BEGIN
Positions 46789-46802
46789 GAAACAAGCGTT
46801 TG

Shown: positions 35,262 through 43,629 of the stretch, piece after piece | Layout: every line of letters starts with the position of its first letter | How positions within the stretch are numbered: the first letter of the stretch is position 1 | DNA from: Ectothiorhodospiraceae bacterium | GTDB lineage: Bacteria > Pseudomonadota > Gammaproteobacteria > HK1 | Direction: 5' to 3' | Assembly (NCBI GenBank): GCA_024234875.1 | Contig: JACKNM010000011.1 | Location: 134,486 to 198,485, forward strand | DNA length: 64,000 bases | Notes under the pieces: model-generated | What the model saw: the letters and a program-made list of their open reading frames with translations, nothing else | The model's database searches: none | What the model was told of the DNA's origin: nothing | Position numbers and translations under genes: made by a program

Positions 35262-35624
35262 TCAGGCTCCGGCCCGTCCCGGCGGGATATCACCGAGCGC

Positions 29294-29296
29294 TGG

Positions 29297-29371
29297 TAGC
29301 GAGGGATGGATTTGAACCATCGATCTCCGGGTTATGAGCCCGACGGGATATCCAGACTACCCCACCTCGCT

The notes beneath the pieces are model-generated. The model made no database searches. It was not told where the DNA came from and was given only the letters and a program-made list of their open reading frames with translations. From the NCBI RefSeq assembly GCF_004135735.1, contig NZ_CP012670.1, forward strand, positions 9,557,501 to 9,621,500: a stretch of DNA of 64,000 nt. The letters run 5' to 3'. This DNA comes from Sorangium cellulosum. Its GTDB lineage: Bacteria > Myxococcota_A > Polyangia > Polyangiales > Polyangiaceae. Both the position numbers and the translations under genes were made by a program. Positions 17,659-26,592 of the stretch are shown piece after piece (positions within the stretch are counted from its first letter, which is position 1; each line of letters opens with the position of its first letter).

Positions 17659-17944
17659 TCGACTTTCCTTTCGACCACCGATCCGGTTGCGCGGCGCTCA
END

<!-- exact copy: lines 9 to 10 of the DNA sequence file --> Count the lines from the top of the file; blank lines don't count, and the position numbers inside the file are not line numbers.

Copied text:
Positions 29297-29371
29297 TAGC